By Teresa Lipus, Public Information Specialist, Idaho Commission for Libraries (ICfL) with significant input from Erica Compton and Sue Walker, ICfL project coordinators.

Makerspaces bring people together to collaborate, create, design, and share resources and knowledge. With increasing frequency these makerspaces are being started in libraries. By providing materials, instruction in the use of new technology and an environment that supports the creative process, libraries are powerful equalizers that level the playing field for their users who may not otherwise have access to these hubs of community engagement.

makeit

Makerspaces were launched in five public libraries across Idaho through Make It at the Library, a pilot project implemented in 2012-2013 by the Idaho Commission for Libraries (ICfL).

These pilot libraries represent diverse geographic regions as well as rural and urban communities:

  • Ada Community Library, with branches in four locations
  • Community Library Network, with branches in eight locations
  • Gooding Public Library, a one-room library in a rural community
  • Meridian Library District, with branches in two locations
  • Snake River School/Community Library, a public library located within a public high school

Though the project initially focused on engaging teens through maker activities to draw them into these innovative spaces, the makerspaces will eventually be available to the entire community as the project evolves.

The “Make It at the Library” project provides the necessary materials and training for pilot library staff to implement creative, STEAM-based (science, technology, engineering, arts, mathematics) programming for tweens and teens. The project also includes training on leveraging partnerships, involving community, and evaluating outcomes.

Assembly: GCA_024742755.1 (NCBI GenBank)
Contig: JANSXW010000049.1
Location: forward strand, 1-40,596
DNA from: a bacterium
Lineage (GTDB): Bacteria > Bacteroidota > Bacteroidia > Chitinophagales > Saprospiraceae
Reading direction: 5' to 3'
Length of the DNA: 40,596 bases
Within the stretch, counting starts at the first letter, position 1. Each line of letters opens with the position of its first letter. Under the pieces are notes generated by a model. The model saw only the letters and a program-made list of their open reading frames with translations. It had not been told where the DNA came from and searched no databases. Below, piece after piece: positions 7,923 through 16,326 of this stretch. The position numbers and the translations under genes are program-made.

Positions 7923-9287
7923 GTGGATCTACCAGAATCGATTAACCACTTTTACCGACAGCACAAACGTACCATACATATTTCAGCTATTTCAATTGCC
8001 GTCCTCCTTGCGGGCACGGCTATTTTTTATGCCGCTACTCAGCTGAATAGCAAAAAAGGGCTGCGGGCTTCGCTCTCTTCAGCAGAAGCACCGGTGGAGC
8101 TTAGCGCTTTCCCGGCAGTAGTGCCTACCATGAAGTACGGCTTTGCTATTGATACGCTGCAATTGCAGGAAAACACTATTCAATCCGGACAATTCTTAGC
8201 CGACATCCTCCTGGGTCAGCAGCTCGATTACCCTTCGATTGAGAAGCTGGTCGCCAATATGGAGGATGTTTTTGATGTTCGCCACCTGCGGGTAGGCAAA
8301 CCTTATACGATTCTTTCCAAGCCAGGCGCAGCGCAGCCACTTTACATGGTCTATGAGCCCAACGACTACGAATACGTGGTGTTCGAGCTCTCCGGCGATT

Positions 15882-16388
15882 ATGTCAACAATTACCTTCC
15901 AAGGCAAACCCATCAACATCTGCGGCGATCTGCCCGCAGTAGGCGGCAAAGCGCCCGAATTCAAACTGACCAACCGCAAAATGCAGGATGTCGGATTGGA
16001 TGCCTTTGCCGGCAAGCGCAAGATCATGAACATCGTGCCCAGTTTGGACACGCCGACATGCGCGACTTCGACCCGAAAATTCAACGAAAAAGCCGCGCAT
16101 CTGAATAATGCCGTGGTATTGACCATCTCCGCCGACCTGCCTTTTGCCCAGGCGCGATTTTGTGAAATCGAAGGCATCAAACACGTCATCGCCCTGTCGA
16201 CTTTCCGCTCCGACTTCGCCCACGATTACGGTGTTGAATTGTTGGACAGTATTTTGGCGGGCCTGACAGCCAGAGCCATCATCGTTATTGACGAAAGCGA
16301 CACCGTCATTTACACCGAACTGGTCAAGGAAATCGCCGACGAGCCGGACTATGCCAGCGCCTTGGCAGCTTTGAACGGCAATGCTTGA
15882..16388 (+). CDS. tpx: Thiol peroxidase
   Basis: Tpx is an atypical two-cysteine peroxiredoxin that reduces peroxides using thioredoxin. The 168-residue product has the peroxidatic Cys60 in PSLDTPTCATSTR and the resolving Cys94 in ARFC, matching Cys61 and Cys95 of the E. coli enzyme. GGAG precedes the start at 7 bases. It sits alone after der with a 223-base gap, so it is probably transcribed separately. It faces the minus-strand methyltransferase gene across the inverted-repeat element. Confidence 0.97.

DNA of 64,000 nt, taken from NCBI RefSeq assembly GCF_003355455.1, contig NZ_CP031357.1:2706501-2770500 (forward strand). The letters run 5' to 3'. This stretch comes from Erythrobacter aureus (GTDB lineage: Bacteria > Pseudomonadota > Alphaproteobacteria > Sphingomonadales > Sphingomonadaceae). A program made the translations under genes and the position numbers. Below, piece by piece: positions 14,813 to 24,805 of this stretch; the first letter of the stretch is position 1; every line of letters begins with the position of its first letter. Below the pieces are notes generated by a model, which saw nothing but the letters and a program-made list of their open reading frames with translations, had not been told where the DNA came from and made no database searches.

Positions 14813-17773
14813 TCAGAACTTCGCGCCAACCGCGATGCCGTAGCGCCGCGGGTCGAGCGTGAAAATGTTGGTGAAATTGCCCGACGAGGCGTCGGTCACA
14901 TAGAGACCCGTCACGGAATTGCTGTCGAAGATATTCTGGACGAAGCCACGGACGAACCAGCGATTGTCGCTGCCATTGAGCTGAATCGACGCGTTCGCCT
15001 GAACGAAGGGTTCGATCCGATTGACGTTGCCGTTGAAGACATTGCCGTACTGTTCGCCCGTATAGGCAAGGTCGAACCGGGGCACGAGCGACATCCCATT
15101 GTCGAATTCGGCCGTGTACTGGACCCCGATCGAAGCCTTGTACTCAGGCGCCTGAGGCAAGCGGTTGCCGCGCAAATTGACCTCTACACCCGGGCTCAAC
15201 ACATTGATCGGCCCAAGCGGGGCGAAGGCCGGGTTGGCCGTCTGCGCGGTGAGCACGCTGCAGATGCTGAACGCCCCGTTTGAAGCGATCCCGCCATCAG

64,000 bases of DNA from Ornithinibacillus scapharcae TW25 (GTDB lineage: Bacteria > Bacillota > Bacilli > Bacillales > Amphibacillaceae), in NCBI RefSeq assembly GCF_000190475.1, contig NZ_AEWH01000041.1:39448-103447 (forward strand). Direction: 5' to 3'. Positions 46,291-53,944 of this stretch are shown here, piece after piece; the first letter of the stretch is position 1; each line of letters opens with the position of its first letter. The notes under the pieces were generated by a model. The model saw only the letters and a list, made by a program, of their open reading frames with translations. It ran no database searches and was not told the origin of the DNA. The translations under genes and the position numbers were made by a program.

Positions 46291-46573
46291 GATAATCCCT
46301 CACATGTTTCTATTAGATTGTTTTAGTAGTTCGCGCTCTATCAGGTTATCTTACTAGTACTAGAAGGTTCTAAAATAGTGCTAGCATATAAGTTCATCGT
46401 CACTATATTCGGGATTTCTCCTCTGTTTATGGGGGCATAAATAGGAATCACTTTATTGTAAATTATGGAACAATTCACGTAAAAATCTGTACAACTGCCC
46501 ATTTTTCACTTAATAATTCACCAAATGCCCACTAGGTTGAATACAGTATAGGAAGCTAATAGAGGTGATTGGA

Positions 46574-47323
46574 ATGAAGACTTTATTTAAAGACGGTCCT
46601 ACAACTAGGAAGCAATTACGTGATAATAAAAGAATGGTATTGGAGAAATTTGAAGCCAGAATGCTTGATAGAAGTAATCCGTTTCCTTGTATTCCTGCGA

Continue reading

Idaho Libraries Shake Up the Maker Movement: Creating makers, then spaces (part four)

Just in time for Teen Tech Week planning, the last in a four-part series detailing how one state library commission facilitated a culture of learning and experimentation through the maker movement in a variety of library settings.

By Teresa Lipus, Public Information Specialist, Idaho Commission for Libraries (ICfL) with significant input from Erica Compton and Sue Walker, ICfL project coordinators.

Project evaluation

Making it work

The libraries are doing an exceptional job implementing programs at their libraries. Below are some examples of how the pilot libraries have integrated the maker culture into their libraries and embraced making in all forms.

  • Some libraries implemented weekly open making time. Others have a variety of programs offered throughout the week—each with a specific topic or focus.
  • Not all programming is at a specific time and place. Stealth challenges prove to be a good way to expand the makerspace idea and allow participants to be creative on their own time schedule. Daily or weekly challenges are set out and require little or no staff time to implement. Some libraries tethered digital cameras near the challenge so kids could snap a picture of the finished project and enter it into a weekly contest.
  • One library is looking at creating an outdoor makerspace where gardening, nature, and other related activities can be implemented. Continue reading